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Do We Know Our Old People?

Baby-boom pensioners are putting an end to our preconceptions of grumpy old men, instead living lives full of friends and free time. That begs one question - do we know our old people?

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This is John...

He retired four years ago, so of course he worked out how to live on a pitiful pension, curses a problematic prostate and moved into a care home.

Uh, no.

He has plenty of disposable income, complete bladder control and lives perfectly independently.

In fact, despite pushing 70 he referees professional rugby.

And it’s not like rugby has been his lifelong passion. He took it up in his 50s after moving to Hong Kong, where the local Football Association wouldn’t let him ref football matches.

I don’t know about you, but I don’t know many millennials who can keep up with professional athletes for 80 minutes.

Even though his active weekends have him in the gym three times a week, John doesn’t want to get bored.

To stay sharp, he works as a part-time negotiator for a union in the USA and Canada. The frequent mental exercise keeps his wits winged and conversation confident.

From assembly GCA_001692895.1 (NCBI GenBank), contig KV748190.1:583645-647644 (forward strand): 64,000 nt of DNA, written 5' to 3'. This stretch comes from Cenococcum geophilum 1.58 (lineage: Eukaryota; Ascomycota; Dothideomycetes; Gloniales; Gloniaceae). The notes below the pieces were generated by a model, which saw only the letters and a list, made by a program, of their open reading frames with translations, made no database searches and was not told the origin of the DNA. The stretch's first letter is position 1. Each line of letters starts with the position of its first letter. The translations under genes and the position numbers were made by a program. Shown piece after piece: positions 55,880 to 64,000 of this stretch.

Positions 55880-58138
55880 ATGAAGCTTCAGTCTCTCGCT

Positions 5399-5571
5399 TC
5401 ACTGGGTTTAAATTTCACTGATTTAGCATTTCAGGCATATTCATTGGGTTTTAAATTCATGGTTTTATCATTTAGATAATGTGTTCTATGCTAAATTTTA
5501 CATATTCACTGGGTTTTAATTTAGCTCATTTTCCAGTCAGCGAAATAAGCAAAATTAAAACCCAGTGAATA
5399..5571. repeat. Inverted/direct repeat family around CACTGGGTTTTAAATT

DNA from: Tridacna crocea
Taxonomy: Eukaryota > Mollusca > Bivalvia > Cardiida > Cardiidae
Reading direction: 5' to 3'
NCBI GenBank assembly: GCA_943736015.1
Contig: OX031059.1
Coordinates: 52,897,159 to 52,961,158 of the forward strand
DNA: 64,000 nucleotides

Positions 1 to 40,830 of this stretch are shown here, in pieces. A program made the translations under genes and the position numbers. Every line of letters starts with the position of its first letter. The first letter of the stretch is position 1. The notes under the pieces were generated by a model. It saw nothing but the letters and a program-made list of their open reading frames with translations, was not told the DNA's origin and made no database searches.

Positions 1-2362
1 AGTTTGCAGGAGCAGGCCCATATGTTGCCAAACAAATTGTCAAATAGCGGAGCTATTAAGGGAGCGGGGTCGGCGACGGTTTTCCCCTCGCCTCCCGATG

All that activity means he’s nothing like the lonely old men current stereotypes say he is.

Like most over-65s (57% according to the 2011 census), John is married. He also has a network of friends, which means he rarely has a free day. Between social visits to the pub and SCUBA diving weekends away, it’s clear being lonely isn’t a given when you get older.

It might sound like John has simply put off retiring fully, that with his part time job he’s been able to cling to his youth a bit longer, but the beauty of John’s story is that he has fully embraced his retirement.

He now has the time to do what he wants. He has a part time job because it interests him. He referees rugby because he loves sport. And he keeps being social because he likes people.

What’s even better? John isn’t an unusual pensioner. He doesn’t know any over-65s who fit the old stereotype of grumpy, lonely old people.

Do you?

This post is part of the #NewAge campaign, which is striving to show the world that age isn't something to dread, rather to envy. Search #NewAge on Twitter for more.

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